Beasts! stretches the definition of what a comic book is, but we’re adventurous folks, right? At first glance, it’s an art book. Ninety different artists each depict a cryptozoological creature in the style of his or her choosing. There’s also a paragraph about each by one of five different writers, but that sounds like the kind of thing you’d flip through once and then stick on the coffee table. It certainly doesn’t sound like a comic. There’s no story and that’s what comics are. They line up pictures to tell stories.
Except that this book does tell a story. Not a very conventional one perhaps, but it’s there.
The first clue is Jacob Covey’s title. He didn’t edit the book; he curated it like a museum exhibition. The book’s Introduction further reinforces that notion. It reads like a program, with a definition of Cryptozoology and notes about the artists, the creatures they selected, and the approach the curator took in putting the collection together. It also shares interesting facts, points out easily missed elements of the book’s design, and even suggests the best way for “the enthusiastic reader” to experience what’s to come. In other words, it’s not only a program; it’s a tour guide. By the time I was done reading it and ready to turn the page, I genuinely felt like I was entering an exhibit. Not just an art show, but a fascinating trip into The Study of Hidden Animals.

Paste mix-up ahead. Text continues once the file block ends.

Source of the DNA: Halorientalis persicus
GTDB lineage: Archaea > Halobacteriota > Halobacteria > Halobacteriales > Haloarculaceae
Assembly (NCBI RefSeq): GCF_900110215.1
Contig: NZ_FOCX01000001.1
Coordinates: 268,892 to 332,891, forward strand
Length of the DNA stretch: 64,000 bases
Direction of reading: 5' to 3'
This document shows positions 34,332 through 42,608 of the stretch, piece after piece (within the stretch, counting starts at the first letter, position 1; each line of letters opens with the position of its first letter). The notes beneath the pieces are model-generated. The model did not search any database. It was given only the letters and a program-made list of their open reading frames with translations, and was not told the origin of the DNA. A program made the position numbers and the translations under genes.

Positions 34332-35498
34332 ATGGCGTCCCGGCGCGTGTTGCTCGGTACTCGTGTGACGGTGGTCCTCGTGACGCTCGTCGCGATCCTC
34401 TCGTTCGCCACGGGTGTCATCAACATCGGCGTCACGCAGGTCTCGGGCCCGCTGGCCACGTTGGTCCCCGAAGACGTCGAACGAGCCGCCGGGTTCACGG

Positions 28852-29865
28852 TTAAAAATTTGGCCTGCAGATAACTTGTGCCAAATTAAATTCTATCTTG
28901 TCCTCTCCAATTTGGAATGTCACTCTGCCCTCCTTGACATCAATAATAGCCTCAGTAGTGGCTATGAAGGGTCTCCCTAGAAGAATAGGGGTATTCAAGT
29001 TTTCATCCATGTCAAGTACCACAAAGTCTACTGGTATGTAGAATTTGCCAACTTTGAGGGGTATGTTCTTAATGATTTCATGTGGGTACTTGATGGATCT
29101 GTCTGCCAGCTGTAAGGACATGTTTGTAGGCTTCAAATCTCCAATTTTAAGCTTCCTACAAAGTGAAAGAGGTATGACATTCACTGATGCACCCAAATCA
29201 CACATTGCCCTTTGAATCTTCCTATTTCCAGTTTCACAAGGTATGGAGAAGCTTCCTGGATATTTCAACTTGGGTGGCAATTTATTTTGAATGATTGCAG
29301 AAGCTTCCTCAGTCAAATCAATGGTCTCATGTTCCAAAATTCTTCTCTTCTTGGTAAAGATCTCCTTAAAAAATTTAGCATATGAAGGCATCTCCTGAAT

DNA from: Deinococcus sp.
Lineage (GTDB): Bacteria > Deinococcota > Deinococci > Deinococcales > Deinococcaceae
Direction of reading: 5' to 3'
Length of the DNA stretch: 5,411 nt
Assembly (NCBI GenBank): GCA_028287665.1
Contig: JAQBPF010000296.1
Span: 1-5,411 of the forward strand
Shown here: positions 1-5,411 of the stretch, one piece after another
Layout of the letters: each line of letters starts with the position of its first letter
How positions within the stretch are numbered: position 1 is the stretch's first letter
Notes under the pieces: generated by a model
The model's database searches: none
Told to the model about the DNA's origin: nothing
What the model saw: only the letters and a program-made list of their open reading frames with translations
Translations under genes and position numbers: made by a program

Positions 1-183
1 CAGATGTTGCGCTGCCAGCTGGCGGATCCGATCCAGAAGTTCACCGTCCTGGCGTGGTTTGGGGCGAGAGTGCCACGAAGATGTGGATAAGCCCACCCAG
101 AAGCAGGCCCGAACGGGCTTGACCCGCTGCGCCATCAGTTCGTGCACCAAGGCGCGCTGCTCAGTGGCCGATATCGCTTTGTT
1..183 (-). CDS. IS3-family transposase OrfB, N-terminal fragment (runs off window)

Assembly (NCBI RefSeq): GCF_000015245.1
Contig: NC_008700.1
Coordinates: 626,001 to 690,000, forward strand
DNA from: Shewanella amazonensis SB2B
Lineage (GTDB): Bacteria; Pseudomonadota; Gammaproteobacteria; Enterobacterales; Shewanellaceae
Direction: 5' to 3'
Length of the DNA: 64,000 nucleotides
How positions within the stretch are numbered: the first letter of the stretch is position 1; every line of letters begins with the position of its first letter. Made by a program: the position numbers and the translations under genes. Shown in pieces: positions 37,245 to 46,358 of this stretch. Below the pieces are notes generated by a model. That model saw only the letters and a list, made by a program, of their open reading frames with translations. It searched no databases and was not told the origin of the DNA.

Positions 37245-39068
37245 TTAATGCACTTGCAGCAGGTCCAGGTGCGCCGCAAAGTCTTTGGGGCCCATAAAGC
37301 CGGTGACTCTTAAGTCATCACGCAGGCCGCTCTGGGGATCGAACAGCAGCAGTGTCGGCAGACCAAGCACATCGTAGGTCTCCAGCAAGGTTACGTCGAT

Boneyard, Volumes 1-7
Written and Illustrated by Richard Moore
Published by NBM
I’m trying to figure out how to use the words “Monster Decadence” to describe Boneyard without sounding mean about it. It’s a wonderful, fun, involving series, but there’s an element to it that reminds me of the problem with having Speedy beat crooks up with a dead cat or Guy Gardner vomit blood all over the cover of a comic. I’m not suggesting that Richard Moore’s done anything wrong – it’s his series, he created it; he can do whatever he wants with it – but on its surface Boneyard appears to be simply a cute story about an unlucky everyman who inherits a graveyard full of funny monsters. There’s something very Bone-ish about the concept and kids would love the creature designs and giggle at some of the jokes. But it’s not a kids’ book. At all.
Again, I’m not faulting Moore. He’s got an appealing, humorously animated drawing style, but it would be foolish to suggest that he should tone down his writing because of that. On the contrary, it’s very cool that he’s been able to create such a grown-up story with such attractive, endearing characters. And as much as I kept thinking, “My son would love this if only…,” Boneyard is a whole different creature from “adult” superhero comics.
This is ironic since Boneyard is a monster comic, but it’s nowhere near as bloody or violent as the Superhero Decadence crowd of books. What puts it out of kids’ reach is mostly its playfulness about sexuality. There’s plenty of cheesecake, but nothing graphic; just good, naughty fun.
Acme Novelty Library Vol. 20
by Chris Ware
Drawn & Quarterly, 72 pages $23.95
(Note: I shall endeavor to be as spoiler-free as possible, but obviously if you’re the sort who would rather dive into a book like this knowing as little as possible then you may not want to click on that “continue reading” link.)
Acme Novelty Library #20 is about an asshole. The book’s main character, one Jordan W. Lint, is a bully, a coward, an adulterer, a drunkard, is frequently callous and cruel to friends and family, and that’s just the tip of the iceberg. In some regards he is an outright monster.